Back pain is the most common condition seen in physiotherapy clinics up and down the country. Approximately a third of all our treatments are related to back pain. So here we give our top tips to help prevent back pain.
Kate discusses prevention in our video here and read on for more detailed advice.
So what can we do to prevent it happening?
- Keep Active
Our backs are resilient structures but they do need looking after in the same way our hearts and lungs do and regular exercise helps to maintain joint flexibility and muscle strength. As physios we are often asked what sort of exercise is best and the answer is – whatever you enjoy. There are so many different types of activity that there is bound to be something you enjoy! Golf, bowling, netball, cycling, walking, running, tennis, gardening, football, gym, ice skating, Zumba to name but a few!
However, some form of stretches and strengthening exercises on top of cardio-vascular exercise is also beneficial. This may be doing some small squats in your living room, heel raises whilst waiting for the kettle to boil, standing on one leg whilst cleaning your teeth, a few press ups against the wall whilst waiting for your children to brush their teeth! Alternatively, Tai Chi, pilates and yoga have good evidence for their effectiveness in keeping our bodies strong.
Not everyone likes exercise though. So don’t think if it as exercise, think of it as activity! It may be walking up and down your stairs more often, rather than piling everything at the bottom of the stairs to take up all in one go, it could be parking further away in the car park from the supermarket, get off the bus one stop earlier, using the stairs rather than the escalotoe. Little things add up and make quite a difference and you’ll be surprised how much better you feel at being able to play with the grandchildren for example.
- Diet and hydration
Very important for the health of our tissues. You can see it in your skin if your diet is poor or you are dehydrated – the tissue that makes up your skin also makes up your tissues inside that we don’t see – collagen. Good nutrition is vital for the benefit of collagen.
- Good sleep patterns
Sleep is when our body recovers from the day to day stresses and strains. Without it on a regular basis our body starts each day in a slightly less restored position. See our blog post on sleep for more details and tips.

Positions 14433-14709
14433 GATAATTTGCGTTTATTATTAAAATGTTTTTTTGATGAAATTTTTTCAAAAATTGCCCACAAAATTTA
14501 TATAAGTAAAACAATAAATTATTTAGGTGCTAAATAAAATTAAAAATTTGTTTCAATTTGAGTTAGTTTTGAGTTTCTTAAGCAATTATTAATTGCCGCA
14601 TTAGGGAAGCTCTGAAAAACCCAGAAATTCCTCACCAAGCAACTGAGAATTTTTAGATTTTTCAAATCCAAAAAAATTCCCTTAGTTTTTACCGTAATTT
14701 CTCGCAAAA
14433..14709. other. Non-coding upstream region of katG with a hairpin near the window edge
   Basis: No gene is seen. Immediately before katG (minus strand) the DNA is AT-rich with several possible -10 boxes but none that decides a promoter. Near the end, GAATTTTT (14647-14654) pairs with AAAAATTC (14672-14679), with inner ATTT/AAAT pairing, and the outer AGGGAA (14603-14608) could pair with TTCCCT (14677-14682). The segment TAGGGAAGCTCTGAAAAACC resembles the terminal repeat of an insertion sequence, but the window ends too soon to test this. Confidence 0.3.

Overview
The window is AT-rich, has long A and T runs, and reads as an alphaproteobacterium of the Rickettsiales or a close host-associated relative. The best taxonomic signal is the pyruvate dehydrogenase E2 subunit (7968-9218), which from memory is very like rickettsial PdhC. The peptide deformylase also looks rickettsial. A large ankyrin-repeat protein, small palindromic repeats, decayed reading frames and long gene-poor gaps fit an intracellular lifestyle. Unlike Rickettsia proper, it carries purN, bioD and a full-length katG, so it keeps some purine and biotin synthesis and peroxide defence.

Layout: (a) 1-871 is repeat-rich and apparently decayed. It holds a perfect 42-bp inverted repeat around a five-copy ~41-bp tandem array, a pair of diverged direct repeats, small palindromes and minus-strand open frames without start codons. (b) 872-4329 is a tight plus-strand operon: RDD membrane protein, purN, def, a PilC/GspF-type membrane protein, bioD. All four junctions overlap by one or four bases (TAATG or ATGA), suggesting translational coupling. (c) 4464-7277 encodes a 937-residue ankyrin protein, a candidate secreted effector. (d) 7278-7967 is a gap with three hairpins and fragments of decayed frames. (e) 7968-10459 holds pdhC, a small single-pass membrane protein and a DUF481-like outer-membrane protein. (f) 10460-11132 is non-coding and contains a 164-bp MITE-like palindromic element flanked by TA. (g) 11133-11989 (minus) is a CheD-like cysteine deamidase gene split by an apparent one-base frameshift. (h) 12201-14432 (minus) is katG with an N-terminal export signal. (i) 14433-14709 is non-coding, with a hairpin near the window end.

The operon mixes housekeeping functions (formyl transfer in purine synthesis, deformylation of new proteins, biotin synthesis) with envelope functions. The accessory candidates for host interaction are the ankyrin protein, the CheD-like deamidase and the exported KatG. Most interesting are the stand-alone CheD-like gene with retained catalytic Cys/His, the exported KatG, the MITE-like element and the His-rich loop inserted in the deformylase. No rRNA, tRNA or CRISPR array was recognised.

- Posture and work station set up
It is not necessary to sit upright all the time. Sometimes a good slouch is what we need. But sometimes! Supported, upright posture brings our muscles into the optimum position for them to work well and fatigue less quickly. A good work station set up is hugely beneficial for this – however, not as beneficial as regular movement away from that sitting position. It is not the posture persay that can be a causative factor of back pain but being in a static position for prolonged periods of time. Move around regularly – every half an hour – even if it’s just a stand up and stretch; this helps productivity and concentration too! See our downloadable resource on stretches you can easily do at work and click for our video on posture and desk set up or download a self checklist.
If you are working from home regularly, or maybe need to due to circumstances, such as the Covid-a9 lockdown, there are further tips in Kate’s blog post.
- Avoid Repetitive Movements
Overloading one area can lead to increased stress of certain tissues and eventually cause pain and restricted function. Again, change in posture, change in task and correct ergonomics can help prevent this. This includes correct lifting technique – not just at work but at home when lifting the shopping or getting your toddler out of their car seat.
Whatever you like to do to switch off, do it! So much evidence has proven that stress, anxiety, low in mood and fatigue are huge predisposing factors to pain in any location as well as increasing intensity of pain we are suffering. Make sure you take time out to look after yourself. Mindfulness can be a brilliant activity to help with this.
- Correct management of early onset pain
Take it as a warning sign but don’t be afraid of pain. See our next blog on management of acute back pain.
As ever, for more advice or any concerns you have do get in touch with us.